It’s not a secret that I’m in debt. I’ve got just under $18,000 of consumer debt and student loans, plus a mortgage of about $117,000. In order to help me pay off my debts as quickly as possible, I’ve been cutting lots of unnecessary expenses like eating out, shopping, and the majority of my entertainment budget.
Despite all these cuts, one category that some see as “unnecessary” that I’ve decided to keep in my budget is pet expenses. Even though I’m keeping my pets, there are a few things I’m doing to help cut down on the financial cost of owning a pet.
Buying high quality food and paying a bit more for it is something I’m not willing to cut from my budget. The better quality the food, the longer and healthier your pets’ lives will be. But with that said, one way you can save on pet expenses is by making sure you are not over feeding them. You can follow the feeding guidelines on your pet food’s packaging, or ask your veterinarian for suggestions, to make sure you are feeding the proper amount.
Pets, especially dogs, can be beggars and will try everything they can to get you feed them more food and treats. But if you give in, you are costing yourself unnecessary money in both food costs today and future veterinary expenses when your pet becomes overweight.
Save on Pet Expenses By Buying in Bulk
Another way I save on pet expenses and supplies is by buying in bulk. I buy dry food for my dogs and cat in bulk with coupons and sales whenever they are available. By paying close attention to sale prices on the basic pet supplies I know I’ll eventually use, I can buy them at rock-bottom prices and store them until they’re needed. Just be careful not to build up too big of stockpile that you can’t use all the perishable goods before they expire, otherwise you’ll be wasting money instead of saving it.
Skip the Groomer
Another way I save money is by grooming my own pets. My dogs get regular baths and haircuts, and my cat allows me to brush out her fur to prevent shedding from time to time. The best thing about doing this grooming myself is that I get to save money and spending time bonding with my pets. Plus, by doing these things myself, I know how my pets are being treated, ensuring that they receive proper care and are not unnecessarily stressed out by the experience of being groomed.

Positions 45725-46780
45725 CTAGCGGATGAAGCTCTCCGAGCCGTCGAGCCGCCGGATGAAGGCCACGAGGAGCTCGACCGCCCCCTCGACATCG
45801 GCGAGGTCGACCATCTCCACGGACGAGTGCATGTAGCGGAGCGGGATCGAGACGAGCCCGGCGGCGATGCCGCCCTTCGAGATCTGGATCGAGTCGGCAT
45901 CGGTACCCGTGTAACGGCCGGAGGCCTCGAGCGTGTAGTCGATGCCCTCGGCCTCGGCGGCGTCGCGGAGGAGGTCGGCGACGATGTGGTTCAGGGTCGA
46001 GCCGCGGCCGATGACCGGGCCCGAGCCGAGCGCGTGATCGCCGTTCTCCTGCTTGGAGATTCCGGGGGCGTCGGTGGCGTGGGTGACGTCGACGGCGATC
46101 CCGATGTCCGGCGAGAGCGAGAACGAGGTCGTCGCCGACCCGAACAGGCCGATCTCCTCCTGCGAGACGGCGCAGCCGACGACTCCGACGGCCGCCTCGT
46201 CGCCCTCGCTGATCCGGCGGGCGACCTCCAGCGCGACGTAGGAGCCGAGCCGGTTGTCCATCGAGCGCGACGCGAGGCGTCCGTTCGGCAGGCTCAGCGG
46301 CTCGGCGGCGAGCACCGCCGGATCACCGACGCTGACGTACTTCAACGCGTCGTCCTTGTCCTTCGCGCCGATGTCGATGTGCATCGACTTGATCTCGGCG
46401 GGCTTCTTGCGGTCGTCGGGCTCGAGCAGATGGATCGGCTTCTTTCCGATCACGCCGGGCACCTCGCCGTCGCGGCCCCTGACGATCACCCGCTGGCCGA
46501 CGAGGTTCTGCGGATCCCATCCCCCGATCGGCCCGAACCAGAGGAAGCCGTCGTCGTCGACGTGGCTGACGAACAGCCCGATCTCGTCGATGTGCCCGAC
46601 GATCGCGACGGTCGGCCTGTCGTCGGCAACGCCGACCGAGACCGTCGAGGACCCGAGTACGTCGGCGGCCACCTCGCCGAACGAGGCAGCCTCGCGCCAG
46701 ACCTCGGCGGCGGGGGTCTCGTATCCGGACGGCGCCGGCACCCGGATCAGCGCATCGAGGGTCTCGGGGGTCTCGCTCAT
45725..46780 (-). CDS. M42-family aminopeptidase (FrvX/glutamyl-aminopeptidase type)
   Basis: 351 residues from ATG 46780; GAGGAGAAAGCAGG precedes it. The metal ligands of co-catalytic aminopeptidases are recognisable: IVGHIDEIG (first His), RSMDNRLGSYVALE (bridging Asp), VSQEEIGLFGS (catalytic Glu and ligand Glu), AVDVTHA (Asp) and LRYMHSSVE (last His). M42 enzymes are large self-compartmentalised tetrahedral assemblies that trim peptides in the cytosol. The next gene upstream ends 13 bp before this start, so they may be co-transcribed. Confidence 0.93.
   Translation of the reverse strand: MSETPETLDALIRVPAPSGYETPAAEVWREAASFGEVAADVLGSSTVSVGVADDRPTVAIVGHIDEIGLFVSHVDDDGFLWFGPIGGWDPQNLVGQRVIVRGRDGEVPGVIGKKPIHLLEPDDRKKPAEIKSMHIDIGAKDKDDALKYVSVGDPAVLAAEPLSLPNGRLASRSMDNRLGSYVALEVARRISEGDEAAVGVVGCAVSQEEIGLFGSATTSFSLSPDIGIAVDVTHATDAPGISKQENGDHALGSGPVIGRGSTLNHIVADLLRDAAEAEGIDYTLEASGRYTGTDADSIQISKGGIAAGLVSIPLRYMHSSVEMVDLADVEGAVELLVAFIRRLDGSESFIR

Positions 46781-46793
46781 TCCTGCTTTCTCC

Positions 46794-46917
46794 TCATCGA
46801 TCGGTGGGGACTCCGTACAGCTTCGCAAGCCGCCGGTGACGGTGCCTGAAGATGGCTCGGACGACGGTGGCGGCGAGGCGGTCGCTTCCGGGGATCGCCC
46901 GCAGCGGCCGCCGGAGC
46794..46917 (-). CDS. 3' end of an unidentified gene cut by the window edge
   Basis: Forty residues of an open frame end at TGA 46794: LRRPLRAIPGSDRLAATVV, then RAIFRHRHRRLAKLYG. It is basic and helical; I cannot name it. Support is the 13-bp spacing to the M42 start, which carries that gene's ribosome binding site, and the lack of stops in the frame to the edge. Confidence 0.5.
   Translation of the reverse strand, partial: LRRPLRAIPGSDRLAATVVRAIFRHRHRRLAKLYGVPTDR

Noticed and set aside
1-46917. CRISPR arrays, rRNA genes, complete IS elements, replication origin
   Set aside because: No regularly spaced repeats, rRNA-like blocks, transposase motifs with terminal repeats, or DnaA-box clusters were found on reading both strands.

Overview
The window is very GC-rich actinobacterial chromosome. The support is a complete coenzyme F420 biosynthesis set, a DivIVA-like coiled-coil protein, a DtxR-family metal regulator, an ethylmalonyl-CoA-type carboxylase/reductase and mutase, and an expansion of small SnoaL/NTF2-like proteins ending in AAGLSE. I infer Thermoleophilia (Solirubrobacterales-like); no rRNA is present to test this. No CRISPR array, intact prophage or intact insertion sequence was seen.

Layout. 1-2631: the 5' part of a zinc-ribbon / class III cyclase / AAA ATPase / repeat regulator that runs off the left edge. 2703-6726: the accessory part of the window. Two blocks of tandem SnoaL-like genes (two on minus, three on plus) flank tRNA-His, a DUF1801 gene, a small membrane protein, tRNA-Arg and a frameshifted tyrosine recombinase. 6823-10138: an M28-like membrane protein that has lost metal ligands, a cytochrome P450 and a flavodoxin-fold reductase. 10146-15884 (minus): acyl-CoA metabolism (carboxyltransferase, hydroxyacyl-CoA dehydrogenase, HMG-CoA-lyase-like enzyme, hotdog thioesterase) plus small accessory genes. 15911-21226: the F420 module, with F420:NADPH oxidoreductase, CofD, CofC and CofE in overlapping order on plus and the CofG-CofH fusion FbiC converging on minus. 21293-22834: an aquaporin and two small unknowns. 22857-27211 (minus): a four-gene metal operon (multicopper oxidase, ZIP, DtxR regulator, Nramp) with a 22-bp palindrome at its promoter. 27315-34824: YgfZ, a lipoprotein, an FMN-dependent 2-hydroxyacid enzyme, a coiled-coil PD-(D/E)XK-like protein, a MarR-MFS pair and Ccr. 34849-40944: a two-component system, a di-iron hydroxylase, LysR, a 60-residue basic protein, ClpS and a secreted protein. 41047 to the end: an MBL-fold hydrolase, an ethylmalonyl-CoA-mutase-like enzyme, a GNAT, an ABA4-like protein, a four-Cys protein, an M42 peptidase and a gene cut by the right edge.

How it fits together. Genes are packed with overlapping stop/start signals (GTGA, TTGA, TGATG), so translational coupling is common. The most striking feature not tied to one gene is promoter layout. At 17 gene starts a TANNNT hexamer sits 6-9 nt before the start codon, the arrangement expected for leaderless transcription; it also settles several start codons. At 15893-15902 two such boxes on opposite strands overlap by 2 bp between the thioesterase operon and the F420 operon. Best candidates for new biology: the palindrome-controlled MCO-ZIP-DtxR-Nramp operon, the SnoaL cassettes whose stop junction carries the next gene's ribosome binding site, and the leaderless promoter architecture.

Invest in Training
Spending money on obedience training books, supplies, or even classes for your pets may not seem like a money saving measure, but it can pay off in the long run. When my dogs were puppies, I spent a lot of time training them basic commands, skills, and lessons. They know how to behave in public and at home, and I never have to worry about them chewing anything they shouldn’t. By ensuring they have proper manners, I can rest assured I won’t have to replace any furniture or belongings because of pet damage. Replacing things that are chewed or otherwise destroyed can be very costly compared to the time and money investment needed for training most pets.
Though pets can be a major financial expense, especially if you’re trying to get out of debt or increase your savings, pets are worth their weight in how many benefits they can bring to your life. Plus, there are plenty of ways to make pet ownership more frugal than the typical pet owner might realize.
How to do you cut down on pet costs? What kind of pets do you have? What is one thing you’re not willing to skimp on with regards to your pets?
Photo courtesy of: Jerry